Sun Safety reminders!

There is no doubt that we have some of the best weather in the world, especially here in KwaZulu-Natal. The weather is awesome most of the year round and being outdoors, engaging in physical activity whilst reducing stress and getting one’s daily dose of Vitamin D, is enjoyed by many locals and visitors alike.

One can work and play outside without raising your skin cancer risk by protecting your skin from the sun.

Taking precautions is always best, by applying sunscreen, protective clothing and avoiding the midday sun if, and when, possible.

As the saying goes, only “mad dogs and English men” venture out when the UV rays are at their strongest and are an invisible kind of radiation that comes from sun, tanning beds and sunlamps. Remember, even on cloudy days, the sun reflects off water, cement, sand and even snow.

Too much sun is dangerous…Sunburn is a sure sign, and if you had to look at burnt skin under a microscope, you get to see the damage caused. When you have repeated sun damage, your skin goes all dry, crinkly, and leathery. The skin gets weaker and you can bruise and get cuts easily.

However, the sun’s most serious threat is that it is the major cause of skin cancer, which is now the most common of all cancers. Doctors believe that most skin cancers can be avoided by preventing sun damage.

There are easy steps to take when protecting yourself and Sean Granger, Granny Mouse Country House & Spa’s GM, would like to remind visitors to the Mouse House of some fool proof tips & tricks that we all should be aware of to help combat against the harmful rays of the sun:

  • Reduce your risk by staying in the shade, using an umbrella and taking shelter.
  • Wear that total block out sunscreen – check out the SP factor, nothing less than 50 – and reapply regularly. Everyone who spends time outdoors should use sunscreen, including those who tan easily, fair skinned people, as well as dark skinned people. Apply at least 20 minutes before heading out and, if in water, apply every time you get out.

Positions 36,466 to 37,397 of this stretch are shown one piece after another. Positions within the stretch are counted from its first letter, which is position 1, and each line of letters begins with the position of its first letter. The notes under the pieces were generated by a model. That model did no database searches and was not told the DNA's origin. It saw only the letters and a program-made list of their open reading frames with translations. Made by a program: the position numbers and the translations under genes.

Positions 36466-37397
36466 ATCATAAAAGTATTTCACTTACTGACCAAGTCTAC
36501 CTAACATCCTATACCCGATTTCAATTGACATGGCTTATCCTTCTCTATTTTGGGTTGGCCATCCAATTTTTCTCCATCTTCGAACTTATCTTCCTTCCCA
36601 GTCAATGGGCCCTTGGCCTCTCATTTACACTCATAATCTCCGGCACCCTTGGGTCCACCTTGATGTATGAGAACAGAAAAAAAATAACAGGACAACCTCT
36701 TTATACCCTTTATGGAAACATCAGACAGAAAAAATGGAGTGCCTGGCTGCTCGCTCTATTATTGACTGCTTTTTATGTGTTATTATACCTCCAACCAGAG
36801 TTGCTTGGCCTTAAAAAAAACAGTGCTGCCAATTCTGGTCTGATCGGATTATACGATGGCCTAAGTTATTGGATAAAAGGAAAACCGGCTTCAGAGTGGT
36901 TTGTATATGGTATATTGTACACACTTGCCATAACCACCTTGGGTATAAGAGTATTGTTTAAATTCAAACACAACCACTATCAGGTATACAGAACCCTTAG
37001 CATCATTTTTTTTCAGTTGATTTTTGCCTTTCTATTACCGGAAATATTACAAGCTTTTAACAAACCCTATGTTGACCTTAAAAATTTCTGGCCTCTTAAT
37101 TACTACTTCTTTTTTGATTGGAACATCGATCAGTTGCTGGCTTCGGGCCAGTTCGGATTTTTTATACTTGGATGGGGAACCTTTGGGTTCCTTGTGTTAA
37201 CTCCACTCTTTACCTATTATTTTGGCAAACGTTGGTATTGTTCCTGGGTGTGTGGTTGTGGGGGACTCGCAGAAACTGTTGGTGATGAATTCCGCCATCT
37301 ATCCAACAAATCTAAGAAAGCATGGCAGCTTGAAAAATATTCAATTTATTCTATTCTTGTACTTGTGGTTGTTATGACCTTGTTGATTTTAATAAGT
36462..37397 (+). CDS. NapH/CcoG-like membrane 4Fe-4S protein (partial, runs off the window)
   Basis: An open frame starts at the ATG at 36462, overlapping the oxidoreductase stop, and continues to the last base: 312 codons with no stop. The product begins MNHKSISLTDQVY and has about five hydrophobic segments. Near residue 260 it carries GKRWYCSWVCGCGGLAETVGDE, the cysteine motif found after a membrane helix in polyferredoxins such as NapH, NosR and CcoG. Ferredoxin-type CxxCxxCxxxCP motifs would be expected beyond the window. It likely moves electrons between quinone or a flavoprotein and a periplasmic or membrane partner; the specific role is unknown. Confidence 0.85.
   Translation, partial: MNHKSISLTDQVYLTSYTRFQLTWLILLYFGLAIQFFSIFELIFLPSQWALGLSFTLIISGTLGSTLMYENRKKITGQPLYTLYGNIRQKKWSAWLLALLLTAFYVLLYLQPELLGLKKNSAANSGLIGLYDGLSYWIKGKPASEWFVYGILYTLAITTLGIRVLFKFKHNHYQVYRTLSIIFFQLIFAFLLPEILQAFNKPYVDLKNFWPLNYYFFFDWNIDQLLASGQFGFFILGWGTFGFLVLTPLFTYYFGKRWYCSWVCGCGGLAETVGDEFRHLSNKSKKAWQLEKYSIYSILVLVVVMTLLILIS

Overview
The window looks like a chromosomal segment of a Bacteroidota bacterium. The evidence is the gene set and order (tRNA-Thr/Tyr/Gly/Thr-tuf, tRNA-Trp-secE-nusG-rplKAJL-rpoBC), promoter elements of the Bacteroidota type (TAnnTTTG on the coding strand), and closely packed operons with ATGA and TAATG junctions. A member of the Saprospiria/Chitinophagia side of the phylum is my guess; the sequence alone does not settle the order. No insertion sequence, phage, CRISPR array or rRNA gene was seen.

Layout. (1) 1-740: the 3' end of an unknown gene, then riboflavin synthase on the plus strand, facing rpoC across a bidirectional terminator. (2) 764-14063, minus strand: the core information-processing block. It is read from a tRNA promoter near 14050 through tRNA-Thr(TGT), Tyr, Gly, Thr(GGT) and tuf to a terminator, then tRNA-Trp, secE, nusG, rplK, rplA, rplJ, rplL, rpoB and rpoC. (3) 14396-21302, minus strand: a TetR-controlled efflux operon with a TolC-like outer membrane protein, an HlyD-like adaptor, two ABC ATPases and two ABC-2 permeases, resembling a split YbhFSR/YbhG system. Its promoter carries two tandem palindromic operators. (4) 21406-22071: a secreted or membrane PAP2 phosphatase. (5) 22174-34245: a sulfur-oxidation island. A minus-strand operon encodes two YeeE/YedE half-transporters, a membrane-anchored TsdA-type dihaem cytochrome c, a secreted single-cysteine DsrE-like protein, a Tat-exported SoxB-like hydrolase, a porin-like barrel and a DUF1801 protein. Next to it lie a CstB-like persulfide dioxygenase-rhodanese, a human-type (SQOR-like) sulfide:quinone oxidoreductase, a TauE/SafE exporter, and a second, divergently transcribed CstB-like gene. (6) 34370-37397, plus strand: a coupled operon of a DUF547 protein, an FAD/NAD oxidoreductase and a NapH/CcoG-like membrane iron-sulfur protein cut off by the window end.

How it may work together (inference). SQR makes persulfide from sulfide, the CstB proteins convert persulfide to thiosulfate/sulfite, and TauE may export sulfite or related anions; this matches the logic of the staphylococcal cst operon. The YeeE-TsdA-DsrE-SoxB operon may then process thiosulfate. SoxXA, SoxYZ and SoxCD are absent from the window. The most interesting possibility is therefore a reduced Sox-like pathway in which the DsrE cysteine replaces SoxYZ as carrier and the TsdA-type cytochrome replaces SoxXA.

Interestingly many base creams in make-up have some SPF protection, but not enough to not apply sun block. If you are allergic to specific ingredients, check the contents on the label and chat to your local dermatologist, who will be able to provide you with options that won’t aggravate your precious skin.

Protective clothing is also a good idea. If you don’t own any, wear a t-shirt or a tightly woven fabric that offers really good protection. You can even get clothing that is certified offering UV protection – lighter coloured clothing helps too.

Don’t forget the hat, preferably one with a wide brim so it provides shade for your face, ears and back of your neck. If one wears a cap, remember to apply sunscreen to the unprotected areas.

Sunglasses, while being fashionable, also help protect your eyes from UV rays and reduce the risk of cataracts. They also protect the tender skin around your eyes from sun exposure.

So when next visiting the “mouse house”, be prepared, and enjoy your stay without the burn.

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